“...shame should be reserved for the things we choose to do, not the circumstances that life puts on us.”
Ann Patchett (Truth and Beauty)
I've been wading through the writing of a memoir called Old Crazy Town, about the little North Carolina mill town where I grew up. Like all mill towns, it was populated by the very rich and the very poor, who mostly worked for the very rich. Besides the textile and furniture factories, one of the biggest employers in town was a huge mental hospital. When I was a child, it was a little city in itself—with its own working farm, laundry facility, power plant, housing for physicians and their families and dormitories for single employees. In other words, it was another sort of mill town. Old Crazy Town specialized in shame for a lot of its citizens—if you were poor, or if you spent time as a patient in the mental hospital, you were encouraged to feel ashamed of yourself.
We moved there when I was in the fourth grade, and I got the lay of the land fairly quickly. The children of the mill owners, doctors and lawyers seemed like a different species. They breathed rarefied air, and walked slightly off the ground. There was something in the tilt of their heads, and the glint in their eyes that let me know I did not walk among them. For the first time in my life, I felt shame for who I was and not for anything I had done. I was called Olive Oil, Skinny Minnie, Boney Maloney and other names not fit for mentioning in a spirituality column. They weren't terrible people; they had simply been allowed to think that shaming others was their birthright.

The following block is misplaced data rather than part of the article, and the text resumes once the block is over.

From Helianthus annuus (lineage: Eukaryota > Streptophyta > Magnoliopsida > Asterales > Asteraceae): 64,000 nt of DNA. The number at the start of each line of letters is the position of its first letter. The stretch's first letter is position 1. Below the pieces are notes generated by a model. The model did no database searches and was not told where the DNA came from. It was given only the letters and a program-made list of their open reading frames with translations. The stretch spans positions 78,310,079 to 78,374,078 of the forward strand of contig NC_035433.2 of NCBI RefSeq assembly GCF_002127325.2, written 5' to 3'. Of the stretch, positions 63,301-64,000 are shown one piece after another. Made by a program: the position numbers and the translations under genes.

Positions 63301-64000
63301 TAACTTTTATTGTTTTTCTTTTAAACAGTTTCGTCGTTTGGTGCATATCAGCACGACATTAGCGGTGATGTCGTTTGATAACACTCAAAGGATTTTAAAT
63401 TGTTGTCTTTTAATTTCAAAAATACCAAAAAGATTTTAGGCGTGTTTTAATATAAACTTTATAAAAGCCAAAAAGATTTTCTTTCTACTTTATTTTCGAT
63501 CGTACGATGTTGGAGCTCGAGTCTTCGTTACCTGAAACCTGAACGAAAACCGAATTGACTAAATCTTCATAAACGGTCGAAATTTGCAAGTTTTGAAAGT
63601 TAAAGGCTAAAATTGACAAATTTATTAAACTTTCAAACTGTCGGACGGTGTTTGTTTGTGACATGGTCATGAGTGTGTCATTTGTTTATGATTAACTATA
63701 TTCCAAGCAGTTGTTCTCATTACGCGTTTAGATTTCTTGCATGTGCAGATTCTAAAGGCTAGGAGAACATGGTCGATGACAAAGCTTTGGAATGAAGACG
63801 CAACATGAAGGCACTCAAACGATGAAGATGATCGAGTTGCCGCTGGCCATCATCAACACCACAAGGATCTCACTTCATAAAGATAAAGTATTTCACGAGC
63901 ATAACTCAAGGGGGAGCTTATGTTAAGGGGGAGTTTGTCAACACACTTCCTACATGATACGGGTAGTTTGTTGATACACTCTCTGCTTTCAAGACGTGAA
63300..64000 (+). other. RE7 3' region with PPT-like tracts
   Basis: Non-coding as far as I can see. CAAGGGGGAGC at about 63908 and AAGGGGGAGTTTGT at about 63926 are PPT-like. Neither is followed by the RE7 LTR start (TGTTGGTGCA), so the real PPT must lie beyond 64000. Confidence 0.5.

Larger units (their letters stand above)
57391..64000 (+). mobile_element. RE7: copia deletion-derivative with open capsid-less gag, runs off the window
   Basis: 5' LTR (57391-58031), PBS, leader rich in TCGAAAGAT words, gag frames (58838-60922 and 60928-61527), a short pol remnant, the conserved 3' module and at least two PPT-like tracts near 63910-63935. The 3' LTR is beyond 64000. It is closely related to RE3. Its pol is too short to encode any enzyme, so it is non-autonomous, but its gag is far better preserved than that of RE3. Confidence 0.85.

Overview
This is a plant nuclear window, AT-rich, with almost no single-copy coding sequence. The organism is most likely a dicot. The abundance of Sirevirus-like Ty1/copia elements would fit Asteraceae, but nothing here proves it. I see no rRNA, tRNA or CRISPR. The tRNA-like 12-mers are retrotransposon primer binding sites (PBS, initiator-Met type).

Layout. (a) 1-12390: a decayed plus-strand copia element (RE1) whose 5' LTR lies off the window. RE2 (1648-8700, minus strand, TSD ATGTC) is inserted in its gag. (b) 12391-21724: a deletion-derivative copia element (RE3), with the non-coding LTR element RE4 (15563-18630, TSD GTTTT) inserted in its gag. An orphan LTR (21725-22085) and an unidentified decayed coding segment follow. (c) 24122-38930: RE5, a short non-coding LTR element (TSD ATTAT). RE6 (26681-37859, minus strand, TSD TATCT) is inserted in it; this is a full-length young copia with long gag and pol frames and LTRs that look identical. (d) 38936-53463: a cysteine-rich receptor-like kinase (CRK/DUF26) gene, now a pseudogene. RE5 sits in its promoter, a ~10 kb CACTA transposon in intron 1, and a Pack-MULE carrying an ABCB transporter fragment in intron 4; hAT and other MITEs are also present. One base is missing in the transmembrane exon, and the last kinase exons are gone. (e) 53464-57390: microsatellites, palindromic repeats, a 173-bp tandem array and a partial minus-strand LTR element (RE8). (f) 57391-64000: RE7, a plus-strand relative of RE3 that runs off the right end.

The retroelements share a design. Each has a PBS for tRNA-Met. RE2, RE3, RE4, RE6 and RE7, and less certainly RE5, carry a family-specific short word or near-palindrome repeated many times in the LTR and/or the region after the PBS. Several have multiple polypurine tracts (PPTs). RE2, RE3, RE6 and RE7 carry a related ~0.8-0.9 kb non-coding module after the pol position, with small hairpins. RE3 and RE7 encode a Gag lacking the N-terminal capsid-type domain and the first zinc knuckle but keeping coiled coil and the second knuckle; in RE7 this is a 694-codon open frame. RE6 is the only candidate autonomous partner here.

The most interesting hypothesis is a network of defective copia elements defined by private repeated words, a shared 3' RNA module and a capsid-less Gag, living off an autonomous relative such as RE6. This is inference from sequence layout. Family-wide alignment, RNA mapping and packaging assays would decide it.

Now, with the advent of social media, this kind of name calling, labeling and taunting can be done anonymously, and far more viciously. Shame is a devastating thing for a child; for anyone, really. If you were shamed as a child, you carry a wound that is easily reopened. When we have leaders who taunt and belittle others, the door is opened for the worst in us to find expression. Shaming others is a brutal way of life. It rips the soul-fabric of both the one who shames, and the one on the receiving end. It generates negative energy and negative karma. No one on this planet should be the butt of shaming simply for who they are. If we want a less violent world, let it begin with us.
In the Spirit,